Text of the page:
“Today’s lawyers are tomorrow’s magistrates”. Jérôme Gavaudan’s platform

The report of the Committee of the States General of Justice, submitted Friday, July 8 to Emmanuel Macron, places the subject of human resources of the judicial institution at the heart of its proposals. Who will be the magistrates of tomorrow? How many will it be necessary to recruit and above all how? To achieve the objective of creating new positions set by the government, it will be necessary to bring together – tomorrow even more than today – two key players in the judicial chain: magistrates and lawyers.

The Estates General of Justice recall a widely shared diagnosis: despite recent efforts, France lacks magistrates. In her general policy speech, the Prime Minister therefore announced the recruitment of “8,500 additional magistrates and justice personnel”, without it being possible at this stage to isolate the number of creation of judge posts.

It nevertheless seems obvious that the announced government ambition is of another dimension than our current capacity for the initial training of magistrates. The last competition for access to the National School for the Judiciary (ENM) admitted 195 student-magistrates. At this rate, and except to triple or quadruple the means of the ENM (but in what timeframe?), the objective that the government will set for the five-year term cannot be achieved.

Faced with this challenge, the report of the Estates General Committee proposes a solution: resort to lawyers. He thus emphasizes “the usefulness of integrating magistrates who have practiced the profession of lawyer, given their training and their intimate knowledge of the functioning of the judicial institution and the fundamental principles of civil proceedings, such as importance of the rights of defence”.

The lawyer who becomes a magistrate carries with him an intimate, unique and complete knowledge of the litigants, individuals as well as companies. The black robes would also massively import into the judiciary their own culture of the rights of the defense, their European reflex, their sense of the protection of citizens, their visceral attachment to independence. They are more than 71,000, spread throughout France. This unique geographic network is a guarantee of proximity to citizens. These social and economic actors, integrated into the heart of French society, live in unison with their fellow citizens.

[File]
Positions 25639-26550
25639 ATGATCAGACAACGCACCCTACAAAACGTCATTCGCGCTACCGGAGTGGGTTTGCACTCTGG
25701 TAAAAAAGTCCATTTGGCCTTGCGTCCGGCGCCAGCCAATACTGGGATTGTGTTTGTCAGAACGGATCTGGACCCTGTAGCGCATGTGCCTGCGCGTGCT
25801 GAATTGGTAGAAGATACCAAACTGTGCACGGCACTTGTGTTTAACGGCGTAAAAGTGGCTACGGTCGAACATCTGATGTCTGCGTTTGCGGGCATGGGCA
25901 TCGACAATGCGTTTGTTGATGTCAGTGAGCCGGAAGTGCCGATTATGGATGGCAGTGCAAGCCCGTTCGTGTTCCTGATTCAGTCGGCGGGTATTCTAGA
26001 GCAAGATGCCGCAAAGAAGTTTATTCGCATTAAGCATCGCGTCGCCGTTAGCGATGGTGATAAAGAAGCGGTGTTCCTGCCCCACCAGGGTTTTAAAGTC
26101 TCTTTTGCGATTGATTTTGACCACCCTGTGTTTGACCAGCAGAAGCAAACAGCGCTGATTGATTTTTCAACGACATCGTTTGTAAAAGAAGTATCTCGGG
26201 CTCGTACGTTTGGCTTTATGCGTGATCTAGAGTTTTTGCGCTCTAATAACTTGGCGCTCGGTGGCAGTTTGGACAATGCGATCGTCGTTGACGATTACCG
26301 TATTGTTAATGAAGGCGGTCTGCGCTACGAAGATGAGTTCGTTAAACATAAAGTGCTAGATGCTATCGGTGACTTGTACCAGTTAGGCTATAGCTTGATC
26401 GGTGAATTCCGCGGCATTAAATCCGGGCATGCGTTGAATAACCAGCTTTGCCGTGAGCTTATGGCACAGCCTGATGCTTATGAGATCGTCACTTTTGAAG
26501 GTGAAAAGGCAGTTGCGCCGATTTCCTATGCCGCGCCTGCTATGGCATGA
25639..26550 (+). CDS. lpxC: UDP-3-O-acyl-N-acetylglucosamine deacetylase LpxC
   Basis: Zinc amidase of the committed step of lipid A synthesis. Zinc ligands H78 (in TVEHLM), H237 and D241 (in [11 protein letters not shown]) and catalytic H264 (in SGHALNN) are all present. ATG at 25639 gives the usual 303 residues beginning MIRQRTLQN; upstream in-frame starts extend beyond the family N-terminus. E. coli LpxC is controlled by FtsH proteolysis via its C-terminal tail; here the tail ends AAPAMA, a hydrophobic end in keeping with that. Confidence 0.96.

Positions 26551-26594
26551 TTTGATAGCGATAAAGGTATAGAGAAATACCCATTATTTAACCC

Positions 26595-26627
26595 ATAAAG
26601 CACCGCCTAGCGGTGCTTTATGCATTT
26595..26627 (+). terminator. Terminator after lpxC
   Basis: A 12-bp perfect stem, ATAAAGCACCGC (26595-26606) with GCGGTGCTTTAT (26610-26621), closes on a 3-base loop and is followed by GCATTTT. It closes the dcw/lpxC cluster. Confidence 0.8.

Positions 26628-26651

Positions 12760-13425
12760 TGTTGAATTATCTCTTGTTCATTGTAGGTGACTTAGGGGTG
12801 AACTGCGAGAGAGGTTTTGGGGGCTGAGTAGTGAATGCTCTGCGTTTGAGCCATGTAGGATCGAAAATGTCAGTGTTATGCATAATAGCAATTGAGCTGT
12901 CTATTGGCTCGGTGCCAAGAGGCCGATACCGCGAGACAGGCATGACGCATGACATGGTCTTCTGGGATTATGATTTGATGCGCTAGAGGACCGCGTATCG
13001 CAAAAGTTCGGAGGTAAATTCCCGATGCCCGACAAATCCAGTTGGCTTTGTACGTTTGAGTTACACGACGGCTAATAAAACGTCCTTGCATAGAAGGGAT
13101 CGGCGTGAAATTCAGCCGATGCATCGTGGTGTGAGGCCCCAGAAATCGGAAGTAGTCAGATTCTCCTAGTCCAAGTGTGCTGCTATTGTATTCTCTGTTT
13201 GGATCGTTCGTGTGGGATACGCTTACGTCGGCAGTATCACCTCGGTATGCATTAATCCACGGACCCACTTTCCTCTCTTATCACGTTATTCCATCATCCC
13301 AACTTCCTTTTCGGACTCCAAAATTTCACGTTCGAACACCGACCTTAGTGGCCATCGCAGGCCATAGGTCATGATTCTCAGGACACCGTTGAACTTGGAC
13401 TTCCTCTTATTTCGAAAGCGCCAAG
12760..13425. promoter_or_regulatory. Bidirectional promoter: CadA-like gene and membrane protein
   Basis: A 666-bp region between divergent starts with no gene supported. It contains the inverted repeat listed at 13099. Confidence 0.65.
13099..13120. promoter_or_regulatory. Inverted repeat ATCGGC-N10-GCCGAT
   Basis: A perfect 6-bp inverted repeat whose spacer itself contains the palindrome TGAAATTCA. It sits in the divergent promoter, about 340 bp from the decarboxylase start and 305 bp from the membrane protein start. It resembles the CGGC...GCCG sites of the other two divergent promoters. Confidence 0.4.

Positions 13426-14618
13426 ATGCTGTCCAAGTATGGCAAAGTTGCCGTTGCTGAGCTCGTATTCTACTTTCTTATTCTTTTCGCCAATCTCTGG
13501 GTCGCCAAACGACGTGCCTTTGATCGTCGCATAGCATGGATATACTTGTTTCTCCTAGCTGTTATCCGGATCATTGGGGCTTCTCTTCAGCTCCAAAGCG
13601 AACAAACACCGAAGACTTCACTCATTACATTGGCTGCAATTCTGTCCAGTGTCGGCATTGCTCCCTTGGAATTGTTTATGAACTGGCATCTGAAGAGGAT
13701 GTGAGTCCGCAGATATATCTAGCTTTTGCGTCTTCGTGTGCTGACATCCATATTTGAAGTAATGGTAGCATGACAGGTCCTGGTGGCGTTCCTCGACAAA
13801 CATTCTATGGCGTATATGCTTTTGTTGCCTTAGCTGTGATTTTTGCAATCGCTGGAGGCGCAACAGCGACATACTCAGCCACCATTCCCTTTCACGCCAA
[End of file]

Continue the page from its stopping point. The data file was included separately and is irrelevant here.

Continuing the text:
In its report, the committee “regrets the absence of a recruitment system adapted to the search for high-level profiles, such as the slowness and inconsistency of the lateral recruitment process”.

Today, an obstacle course

While magistrates benefit from direct integration into the legal profession, experienced lawyers who wish to benefit from integration within the judicial body of the judiciary must:

  • either pass a competition incompatible with sustained activity in a firm;
  • either submit a file and wait for the discretionary opinion of the commission, which takes several months, then, if accepted, follow seven months’ probationary training at the end of which, if he is found fit, he will follow a six-month internship dedicated to the exercise of the chosen function. The lawyer will therefore have to suspend his professional activity for a minimum of seven months with, at the end, a possible refusal. And, in the best of cases, he will have to wait 13 months before exercising his new profession.

For years, the Conseil national des barreaux, which represents all lawyers in France, has supported the creation of a procedure for the admission of law into the magistracy for lawyers who can prove an uninterrupted period of practice in the legal field of ten years. Other proposals exist to “fluidify” as best as possible the professional mobility of black-robed people towards the courts.

It is now necessary to record this new pact of trust between actors of the judicial family. The future of justice today depends on the pooling of all skills and all experience. This is the condition for taking up the challenge of justice recognized by the citizens in whose name it is rendered.

Jérôme Gavaudan is president of the Conseil national des barreaux, member of the committee of the Estates General of Justice.

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